- Remove engine from car
- Put engine on a stand
- Remove rocker cover and loosen each rocker arm
- Remove rocker shaft assembly
- Remove pushrods, numbering each one with a bit of tape (#1 is at front of engine, #8 at the rear)
- For best wear, they should be replaced into the same spot to match the rocker arms and lifters.
- turn engine upside down, remove the sump. Being upside-down, gravity will hold the lifters of the camshaft.
Be sure not to turn the engine right-side up or the lifters will fall out.
- Carefully pull camshaft out of its bore. Don't let the lobes or bearing surfaces be nicked by the edge of the bore hole. You don't want to damage the bore hole.
- If installing a new cam, be sure to fit new lifters or failure *will* occur after a while (days to months)
- Put cam lubricant on the bottom of the lifters
- Cam lube can be anything from a good quality engine oil to special moly cam lube. The idea is to stop the cam lobes wearing on the initial start up. Most auto stores will have something to do the job. Don't be afraid to use ots either. As the saying goes 'oil is cheaper than metal'.
- Put cam lube on the camshaft lobes and bearing surfaces
- Carefully insert the camshaft into its bore. Don't let the lobes or bearing surfaces be nicked by the edge of the bore hole.
- Perform camshaft timing procedure (Below)
- Camshaft sprocket bolt: 29-35 lb ft
- Turn engine right-side up
- Insert pushrods
- Bolt on the rocker-shaft assembly
- Perform Valve adjustment
- Install rocker cover
- Replace engine into car
- IMPORTANT: Before starting the engine, review the camshaft break-in procedure (above)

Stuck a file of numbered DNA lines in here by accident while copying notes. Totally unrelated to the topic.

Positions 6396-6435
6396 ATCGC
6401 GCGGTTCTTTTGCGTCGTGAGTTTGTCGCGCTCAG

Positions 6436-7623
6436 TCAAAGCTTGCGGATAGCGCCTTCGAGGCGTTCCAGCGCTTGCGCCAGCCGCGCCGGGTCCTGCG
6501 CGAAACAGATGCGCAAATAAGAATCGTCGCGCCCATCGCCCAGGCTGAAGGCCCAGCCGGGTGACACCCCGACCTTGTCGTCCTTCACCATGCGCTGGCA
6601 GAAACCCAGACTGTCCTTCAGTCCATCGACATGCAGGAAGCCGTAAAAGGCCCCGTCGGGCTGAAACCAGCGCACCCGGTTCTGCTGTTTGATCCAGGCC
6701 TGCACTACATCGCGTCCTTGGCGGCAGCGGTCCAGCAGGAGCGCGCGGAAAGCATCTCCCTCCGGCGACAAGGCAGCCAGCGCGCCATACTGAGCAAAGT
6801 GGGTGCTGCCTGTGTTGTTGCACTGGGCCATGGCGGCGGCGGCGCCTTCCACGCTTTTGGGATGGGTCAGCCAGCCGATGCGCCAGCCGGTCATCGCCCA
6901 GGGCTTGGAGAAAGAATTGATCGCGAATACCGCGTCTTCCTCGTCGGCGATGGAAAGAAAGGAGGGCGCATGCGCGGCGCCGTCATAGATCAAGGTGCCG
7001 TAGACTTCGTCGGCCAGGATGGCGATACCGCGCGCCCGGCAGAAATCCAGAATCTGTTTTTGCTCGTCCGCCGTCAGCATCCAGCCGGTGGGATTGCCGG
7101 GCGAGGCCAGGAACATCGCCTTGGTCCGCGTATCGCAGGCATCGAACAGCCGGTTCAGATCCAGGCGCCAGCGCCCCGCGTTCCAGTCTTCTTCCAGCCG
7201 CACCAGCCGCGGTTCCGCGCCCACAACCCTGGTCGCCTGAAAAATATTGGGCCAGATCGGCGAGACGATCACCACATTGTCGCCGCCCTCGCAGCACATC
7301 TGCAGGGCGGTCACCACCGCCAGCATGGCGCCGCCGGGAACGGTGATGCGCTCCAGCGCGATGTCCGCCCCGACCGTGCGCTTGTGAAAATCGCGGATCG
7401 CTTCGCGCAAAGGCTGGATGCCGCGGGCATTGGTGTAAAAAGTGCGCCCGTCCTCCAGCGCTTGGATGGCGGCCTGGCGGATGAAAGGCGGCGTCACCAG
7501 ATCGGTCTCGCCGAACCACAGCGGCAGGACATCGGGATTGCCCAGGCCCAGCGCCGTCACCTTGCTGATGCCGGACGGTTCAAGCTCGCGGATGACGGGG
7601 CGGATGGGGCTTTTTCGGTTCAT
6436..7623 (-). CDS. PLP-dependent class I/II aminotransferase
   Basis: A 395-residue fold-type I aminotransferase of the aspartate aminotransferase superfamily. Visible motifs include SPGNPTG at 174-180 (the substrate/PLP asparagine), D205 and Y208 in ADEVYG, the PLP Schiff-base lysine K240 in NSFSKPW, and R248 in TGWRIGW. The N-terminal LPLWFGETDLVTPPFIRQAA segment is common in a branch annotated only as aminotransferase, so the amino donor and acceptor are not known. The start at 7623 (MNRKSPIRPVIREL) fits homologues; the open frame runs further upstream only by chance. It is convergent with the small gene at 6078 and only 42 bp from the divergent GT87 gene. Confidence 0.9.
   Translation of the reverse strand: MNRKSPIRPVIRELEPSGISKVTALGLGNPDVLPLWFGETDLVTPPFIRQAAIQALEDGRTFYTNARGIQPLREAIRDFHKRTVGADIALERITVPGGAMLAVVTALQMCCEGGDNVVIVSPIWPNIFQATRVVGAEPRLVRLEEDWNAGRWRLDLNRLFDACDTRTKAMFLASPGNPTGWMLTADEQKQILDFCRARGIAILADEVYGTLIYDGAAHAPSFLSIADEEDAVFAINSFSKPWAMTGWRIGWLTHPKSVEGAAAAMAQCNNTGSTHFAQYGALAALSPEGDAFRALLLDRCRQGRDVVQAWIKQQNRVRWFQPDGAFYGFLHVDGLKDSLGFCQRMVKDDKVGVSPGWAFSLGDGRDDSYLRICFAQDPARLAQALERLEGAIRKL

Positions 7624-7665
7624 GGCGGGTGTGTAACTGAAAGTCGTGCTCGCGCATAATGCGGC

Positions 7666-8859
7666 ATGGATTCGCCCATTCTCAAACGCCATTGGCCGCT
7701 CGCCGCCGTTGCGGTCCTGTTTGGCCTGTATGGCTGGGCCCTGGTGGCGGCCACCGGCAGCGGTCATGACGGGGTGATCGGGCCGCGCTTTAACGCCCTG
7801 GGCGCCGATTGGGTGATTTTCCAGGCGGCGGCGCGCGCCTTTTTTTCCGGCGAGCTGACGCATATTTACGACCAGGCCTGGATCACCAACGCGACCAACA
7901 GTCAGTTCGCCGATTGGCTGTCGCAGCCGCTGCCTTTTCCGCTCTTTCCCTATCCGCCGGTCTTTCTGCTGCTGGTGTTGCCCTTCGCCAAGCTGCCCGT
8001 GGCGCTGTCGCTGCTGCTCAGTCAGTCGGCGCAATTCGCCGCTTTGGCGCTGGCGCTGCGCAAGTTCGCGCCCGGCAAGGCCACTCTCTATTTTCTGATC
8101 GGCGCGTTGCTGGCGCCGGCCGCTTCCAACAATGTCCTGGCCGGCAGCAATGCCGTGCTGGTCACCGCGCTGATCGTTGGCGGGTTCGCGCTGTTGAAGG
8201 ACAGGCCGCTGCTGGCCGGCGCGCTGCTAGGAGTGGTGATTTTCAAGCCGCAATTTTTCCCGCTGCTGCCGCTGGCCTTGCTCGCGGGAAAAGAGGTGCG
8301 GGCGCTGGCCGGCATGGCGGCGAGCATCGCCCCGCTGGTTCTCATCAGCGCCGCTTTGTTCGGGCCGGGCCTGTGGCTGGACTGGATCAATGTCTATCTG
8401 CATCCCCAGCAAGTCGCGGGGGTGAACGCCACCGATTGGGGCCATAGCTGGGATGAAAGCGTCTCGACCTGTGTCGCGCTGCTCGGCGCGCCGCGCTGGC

Rotate the crank until the key is in the position shown in the diagram.
The cam pulley is turned until the dowl hole lines up with the keyway. Then install the chain and double-check the alignment.
- Make sure engine front pulley is on the mark (0 or Top)
- When lined up, the engine will be at TDC or BDC
- Check distributor to confirm TDC -- if the rotor is not pointing at spark lead #1, rotate the engine 1/2 turn to line up the mark again
- Install the pulleys and chain such that the cam dowl hole lines up with the key groove
NOTE: Only for first-time install will the "match marks" line up. Once the engine is rotated, or if double-checking previous work, the match marks *will not* line up. This doesn't indicate a problem as the match marks are only used when putting the chain on, just check that the centers line up.
Be very careful, even if off by one tooth the engine won't work exactly right. If it doesn't look perfect, re-do it. If you are careful, you can tell if it is a tooth off, or not. Use a level or a t-square or some other precision straightedge as an tool to make sure they line up -- exactly.
Replacing Cam - Engine in Car
Is there any way to put the camshaft in without removing the engine?
Here is a way to do the cam change with the engine still in the car: http://datsun1200.com/modules/newbb/viewtopic.php?topic_id=50410&forum=1&post_id=359036#forumpost359036
Possibly. Perhaps you can take the rocker gear off then the pushrods out then turn her over and push the cam followers down or up if you know what I mean and slip it out and then the new one in. The followers might be a bit hard to get to go down far enough so you might have to give the old cam a fast spin to knock them down. Its worth a try and let us know (click Edit) how it works out.
Alas if only there was a magic device that held the lifters in place we could leave the motor in and just swap cams.